Taking around 4,000 IU of vitamin D could help to ward off this symptom.
Frequently becoming sick from respiratory infections like colds and the flu can be a sign of vitamin D deficiency, research suggests.
Vitamin D is critical to supporting the immune system and fighting off infection.
Taking around 4,000 IU of vitamin D can help to ward off infections, some studies have found.
One recent study found that taking vitamin D supplements could reduce the risk of infection by 40 percent.
Professor Adit Ginde, the study’s first author, said:
“After studying these patients for a year, we found a 40 percent reduction in acute respiratory illness among those who took higher doses of vitamin D.
Vitamin D can improve the immune system’s ability to fight infections because it bolsters the first line of defense of the immune system.”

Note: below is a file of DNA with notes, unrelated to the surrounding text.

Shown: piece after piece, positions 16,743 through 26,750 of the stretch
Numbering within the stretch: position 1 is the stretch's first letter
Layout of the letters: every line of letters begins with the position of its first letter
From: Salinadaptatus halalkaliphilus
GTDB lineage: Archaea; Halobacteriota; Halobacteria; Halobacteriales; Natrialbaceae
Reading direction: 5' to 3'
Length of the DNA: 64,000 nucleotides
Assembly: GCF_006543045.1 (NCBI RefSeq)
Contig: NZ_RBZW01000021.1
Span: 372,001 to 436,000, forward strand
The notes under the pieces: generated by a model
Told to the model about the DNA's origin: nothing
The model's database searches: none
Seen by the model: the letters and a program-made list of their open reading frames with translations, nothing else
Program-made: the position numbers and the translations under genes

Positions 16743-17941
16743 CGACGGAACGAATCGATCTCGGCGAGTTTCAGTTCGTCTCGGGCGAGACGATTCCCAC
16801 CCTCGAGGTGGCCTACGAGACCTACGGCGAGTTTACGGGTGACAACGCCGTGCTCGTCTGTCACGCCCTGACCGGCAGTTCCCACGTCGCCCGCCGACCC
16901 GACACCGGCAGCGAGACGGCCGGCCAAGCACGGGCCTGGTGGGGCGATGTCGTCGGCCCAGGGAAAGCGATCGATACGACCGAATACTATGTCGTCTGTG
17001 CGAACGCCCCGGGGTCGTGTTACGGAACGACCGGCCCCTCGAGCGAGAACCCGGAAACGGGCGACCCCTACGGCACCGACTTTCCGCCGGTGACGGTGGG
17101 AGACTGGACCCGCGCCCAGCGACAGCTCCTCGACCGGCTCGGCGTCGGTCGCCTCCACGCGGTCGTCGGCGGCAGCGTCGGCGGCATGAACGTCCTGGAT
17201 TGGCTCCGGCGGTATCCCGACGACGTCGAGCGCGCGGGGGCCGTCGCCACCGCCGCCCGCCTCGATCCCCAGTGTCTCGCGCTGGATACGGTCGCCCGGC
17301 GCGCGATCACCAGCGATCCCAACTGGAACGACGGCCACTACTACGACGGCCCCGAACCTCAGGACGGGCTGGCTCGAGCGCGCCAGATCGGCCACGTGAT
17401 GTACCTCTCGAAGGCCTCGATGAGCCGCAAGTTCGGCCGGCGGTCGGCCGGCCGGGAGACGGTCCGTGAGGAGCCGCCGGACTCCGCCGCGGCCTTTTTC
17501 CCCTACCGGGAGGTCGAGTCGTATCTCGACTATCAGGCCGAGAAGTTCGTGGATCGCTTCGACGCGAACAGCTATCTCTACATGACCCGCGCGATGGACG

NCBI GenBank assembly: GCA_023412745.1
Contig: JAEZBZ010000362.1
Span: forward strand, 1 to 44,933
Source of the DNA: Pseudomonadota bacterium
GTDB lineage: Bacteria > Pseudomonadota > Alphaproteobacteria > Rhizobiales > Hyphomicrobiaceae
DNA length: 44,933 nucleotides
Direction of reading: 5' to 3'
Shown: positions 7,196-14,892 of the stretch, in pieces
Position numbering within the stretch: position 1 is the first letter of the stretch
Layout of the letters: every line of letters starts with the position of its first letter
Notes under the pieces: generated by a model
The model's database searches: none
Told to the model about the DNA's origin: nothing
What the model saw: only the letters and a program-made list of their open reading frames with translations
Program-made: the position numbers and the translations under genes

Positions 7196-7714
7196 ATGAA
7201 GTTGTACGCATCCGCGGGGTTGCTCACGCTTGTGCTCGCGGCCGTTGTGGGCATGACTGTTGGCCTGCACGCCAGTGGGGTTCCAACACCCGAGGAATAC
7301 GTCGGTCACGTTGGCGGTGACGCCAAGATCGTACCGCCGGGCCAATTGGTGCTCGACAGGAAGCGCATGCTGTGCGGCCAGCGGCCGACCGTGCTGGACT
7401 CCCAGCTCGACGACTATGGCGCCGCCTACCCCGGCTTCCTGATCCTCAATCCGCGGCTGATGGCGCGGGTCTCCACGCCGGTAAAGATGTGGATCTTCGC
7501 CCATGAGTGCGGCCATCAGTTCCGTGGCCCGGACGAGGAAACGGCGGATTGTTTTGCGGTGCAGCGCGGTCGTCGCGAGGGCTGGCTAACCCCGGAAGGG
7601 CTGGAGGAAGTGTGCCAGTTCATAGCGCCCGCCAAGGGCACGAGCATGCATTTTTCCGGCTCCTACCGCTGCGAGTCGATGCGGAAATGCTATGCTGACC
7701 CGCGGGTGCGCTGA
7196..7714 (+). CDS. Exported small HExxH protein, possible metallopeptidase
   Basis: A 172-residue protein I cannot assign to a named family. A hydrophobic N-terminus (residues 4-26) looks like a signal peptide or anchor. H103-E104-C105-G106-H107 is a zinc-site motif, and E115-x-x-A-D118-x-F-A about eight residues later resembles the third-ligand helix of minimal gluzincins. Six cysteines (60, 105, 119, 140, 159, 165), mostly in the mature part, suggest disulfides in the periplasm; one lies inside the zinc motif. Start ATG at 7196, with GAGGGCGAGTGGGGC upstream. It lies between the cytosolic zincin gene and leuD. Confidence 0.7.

The conclusions come from a clinical trial of 107 patients in nursing homes.
Half received high doses of vitamin D supplements (up to around 4,000 IU per day) and the other half lower doses (up to 1,000 IU per day).
They were followed for 12 months to observe the number of acute respiratory infections (ARIs) they suffered.
The results showed that higher doses of vitamin D reduced the risk of ARIs by almost half.
Professor Ginde said:
“This is a potentially life-saving discovery.
There is very little in a doctor’s arsenal to battle ARI, especially since most are viral infections where antibiotics don’t work.
But vitamin D seems able to potentially prevent these infections.”
Taking vitamin D supplements has few risks, although the study did find that the higher level was linked to more falls.
Professor Ginde said:
“If our results are confirmed by a larger trial, high dose vitamin D, ideally using daily dosing to minimize fall risk, has the potential for substantial public health benefit through ARI prevention for the large and growing population of long term care residents.”
Other signs of vitamin D deficiency include fatigue and tiredness, back pain, depression, muscle pain and even hair loss.
The study was published in the Journal of the American Geriatrics Society (Ginde et al., 2016).
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